President Trump's team has limited power to weaken Chinese support for North Korea, the State Department acknowledged Thursday.
"We can't force the Chinese to do anything, certainly," State Department spokeswoman Heather Nauert said during a press briefing Thursday.
The mild-mannered delivery nonetheless pointed to a serious issue: China's persistent willingness to shelter North Korea from a storm of economic sanctions demanded by western officials, even when they support them at the United Nations Security Council. Secretary of State Rex Tillerson has been working to overcome that recalcitrance for months, as North Korea has carried out a flurry of weapons program tests.
"If China is not going to comply with those UN sanctions, then it's appropriate for the United States to consider actions to compel them to comply," Tillerson said in January during his Senate Foreign Relations Committee confirmation hearing.
Trump's team stepped up those efforts in August, by imposing sanctions on an array of Russian and Chinese companies or individuals that have been doing illicit business with the North Koreans. And the Treasury Department put a spotlight on North Korean coal smuggling that runs through China and Russia.
But China and Russia rebuffed American and South Korean calls for an oil embargo that might bring dictator Kim Jong Un's regime to its knees. Instead, they backed a resolution that would only reduce oil exports to North Korea.
"I think it's clear that with respect to oil and a complete embargo of oil from the UN Security Council, that is going to be very difficult," Tillerson told reporters Thursday. "In effect, that is directed at China alone because China supplies essentially all of North Korea's oil."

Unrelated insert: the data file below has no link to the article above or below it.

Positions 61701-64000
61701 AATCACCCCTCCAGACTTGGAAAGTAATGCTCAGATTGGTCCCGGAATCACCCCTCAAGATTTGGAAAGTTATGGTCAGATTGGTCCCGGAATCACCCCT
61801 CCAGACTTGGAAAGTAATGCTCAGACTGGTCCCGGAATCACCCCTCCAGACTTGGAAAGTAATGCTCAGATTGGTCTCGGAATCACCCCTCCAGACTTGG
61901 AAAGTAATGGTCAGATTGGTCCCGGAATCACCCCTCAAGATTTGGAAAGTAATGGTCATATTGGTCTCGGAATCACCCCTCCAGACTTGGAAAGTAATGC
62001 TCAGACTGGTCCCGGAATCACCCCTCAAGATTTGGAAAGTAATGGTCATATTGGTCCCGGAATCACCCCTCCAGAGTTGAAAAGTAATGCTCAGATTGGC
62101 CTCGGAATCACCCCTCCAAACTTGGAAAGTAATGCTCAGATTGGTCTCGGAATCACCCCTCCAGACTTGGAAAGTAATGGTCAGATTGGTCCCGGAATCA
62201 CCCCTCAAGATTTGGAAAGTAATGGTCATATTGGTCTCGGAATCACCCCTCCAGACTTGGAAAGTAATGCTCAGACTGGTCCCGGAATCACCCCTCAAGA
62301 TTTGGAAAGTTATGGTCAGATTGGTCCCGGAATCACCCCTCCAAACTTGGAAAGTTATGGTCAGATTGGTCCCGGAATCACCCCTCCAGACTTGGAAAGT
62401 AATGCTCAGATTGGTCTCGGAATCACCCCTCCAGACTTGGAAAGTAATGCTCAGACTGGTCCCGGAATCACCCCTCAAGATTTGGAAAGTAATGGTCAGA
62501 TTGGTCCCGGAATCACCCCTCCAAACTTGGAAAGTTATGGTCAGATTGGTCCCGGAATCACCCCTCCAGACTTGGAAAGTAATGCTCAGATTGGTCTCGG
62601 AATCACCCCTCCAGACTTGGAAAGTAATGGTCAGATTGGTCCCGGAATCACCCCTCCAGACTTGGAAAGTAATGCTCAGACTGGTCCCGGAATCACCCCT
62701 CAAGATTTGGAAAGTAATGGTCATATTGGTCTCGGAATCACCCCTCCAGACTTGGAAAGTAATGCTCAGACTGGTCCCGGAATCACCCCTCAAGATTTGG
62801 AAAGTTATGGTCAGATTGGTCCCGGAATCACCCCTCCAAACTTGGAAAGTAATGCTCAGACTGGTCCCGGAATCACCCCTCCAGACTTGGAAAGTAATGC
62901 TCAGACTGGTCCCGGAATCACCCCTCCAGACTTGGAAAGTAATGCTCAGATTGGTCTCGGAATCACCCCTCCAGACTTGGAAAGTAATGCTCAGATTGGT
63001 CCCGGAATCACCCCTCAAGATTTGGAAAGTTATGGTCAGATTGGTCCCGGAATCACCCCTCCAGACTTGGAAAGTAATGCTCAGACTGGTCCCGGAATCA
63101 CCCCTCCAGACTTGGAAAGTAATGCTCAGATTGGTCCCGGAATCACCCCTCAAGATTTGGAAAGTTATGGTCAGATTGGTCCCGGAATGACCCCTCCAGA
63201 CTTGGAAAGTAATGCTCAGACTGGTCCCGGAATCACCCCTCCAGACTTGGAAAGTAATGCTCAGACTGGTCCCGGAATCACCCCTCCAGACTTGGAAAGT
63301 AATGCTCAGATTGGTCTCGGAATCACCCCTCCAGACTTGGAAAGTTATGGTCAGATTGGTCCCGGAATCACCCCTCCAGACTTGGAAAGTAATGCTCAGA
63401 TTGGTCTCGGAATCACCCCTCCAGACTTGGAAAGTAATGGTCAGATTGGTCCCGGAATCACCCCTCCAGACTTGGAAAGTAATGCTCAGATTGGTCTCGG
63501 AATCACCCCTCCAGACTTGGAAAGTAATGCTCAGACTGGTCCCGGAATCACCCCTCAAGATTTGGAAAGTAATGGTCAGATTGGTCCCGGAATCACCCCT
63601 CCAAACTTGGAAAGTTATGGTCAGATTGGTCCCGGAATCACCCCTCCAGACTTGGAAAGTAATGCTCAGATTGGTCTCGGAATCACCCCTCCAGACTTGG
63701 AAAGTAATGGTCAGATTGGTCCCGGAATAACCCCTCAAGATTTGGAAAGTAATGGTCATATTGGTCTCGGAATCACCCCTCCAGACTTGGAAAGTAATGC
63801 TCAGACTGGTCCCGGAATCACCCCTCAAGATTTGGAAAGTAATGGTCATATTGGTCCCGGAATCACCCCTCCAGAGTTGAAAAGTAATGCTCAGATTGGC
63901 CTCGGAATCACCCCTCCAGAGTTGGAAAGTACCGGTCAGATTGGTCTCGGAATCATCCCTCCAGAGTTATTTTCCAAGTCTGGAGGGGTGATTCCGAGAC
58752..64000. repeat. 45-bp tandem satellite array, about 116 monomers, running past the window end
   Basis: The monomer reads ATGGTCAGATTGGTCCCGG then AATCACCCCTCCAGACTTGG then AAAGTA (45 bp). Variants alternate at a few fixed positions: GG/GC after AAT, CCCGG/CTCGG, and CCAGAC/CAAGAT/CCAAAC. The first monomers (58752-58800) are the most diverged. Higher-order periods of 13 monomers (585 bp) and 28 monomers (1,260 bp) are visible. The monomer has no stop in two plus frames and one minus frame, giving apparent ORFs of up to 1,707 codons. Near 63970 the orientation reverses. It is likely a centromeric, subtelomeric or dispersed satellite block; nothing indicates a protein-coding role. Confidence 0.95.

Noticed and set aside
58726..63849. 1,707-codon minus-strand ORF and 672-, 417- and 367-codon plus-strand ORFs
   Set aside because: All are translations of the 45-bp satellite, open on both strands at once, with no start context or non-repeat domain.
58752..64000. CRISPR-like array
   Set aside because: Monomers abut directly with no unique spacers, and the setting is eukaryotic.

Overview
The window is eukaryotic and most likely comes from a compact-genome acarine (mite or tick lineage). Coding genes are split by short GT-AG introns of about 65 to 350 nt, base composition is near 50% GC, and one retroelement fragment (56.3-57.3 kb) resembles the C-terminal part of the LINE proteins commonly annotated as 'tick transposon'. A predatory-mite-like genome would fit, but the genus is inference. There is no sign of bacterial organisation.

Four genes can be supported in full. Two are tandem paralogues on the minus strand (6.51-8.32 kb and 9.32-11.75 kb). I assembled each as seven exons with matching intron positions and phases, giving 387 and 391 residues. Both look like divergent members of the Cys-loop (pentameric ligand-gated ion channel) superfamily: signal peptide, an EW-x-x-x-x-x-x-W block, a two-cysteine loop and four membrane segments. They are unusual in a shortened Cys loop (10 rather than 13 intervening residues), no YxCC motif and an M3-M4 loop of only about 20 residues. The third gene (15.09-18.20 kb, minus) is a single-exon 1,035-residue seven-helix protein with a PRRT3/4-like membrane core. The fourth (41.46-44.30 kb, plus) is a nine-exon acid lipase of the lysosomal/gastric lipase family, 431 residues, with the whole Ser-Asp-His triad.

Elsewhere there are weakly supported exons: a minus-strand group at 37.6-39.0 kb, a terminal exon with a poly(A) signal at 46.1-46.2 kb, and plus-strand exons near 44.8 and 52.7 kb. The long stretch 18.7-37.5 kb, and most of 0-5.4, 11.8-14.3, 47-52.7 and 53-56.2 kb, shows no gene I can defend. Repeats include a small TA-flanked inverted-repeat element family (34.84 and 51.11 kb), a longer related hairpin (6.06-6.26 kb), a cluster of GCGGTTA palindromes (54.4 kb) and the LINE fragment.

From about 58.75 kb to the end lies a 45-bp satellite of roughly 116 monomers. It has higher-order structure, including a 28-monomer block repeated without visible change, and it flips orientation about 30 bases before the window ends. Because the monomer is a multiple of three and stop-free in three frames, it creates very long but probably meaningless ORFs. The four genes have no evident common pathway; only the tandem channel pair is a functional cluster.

Tillerson said that he is "hopeful" China will relent and cut North Korea's oil access, which Nauert emphasized as well. "This vote, the last vote, they've been taking some steps in the right direction," she said. "That would be another step that they could take."
Some senior lawmakers in both parties think the United States might have one viable path to force China to change course: country-wide sanctions.
"It's been a long, long time of waiting for China to comply with the sanctions we pass and frankly with the sanctions that the United Nations passed," House Foreign Affairs chairman Ed Royce said Tuesday. "This is where the discussion needs to go next, if there isn't full compliance with the sanctions that the UN have passed, because what's at risk is our national security."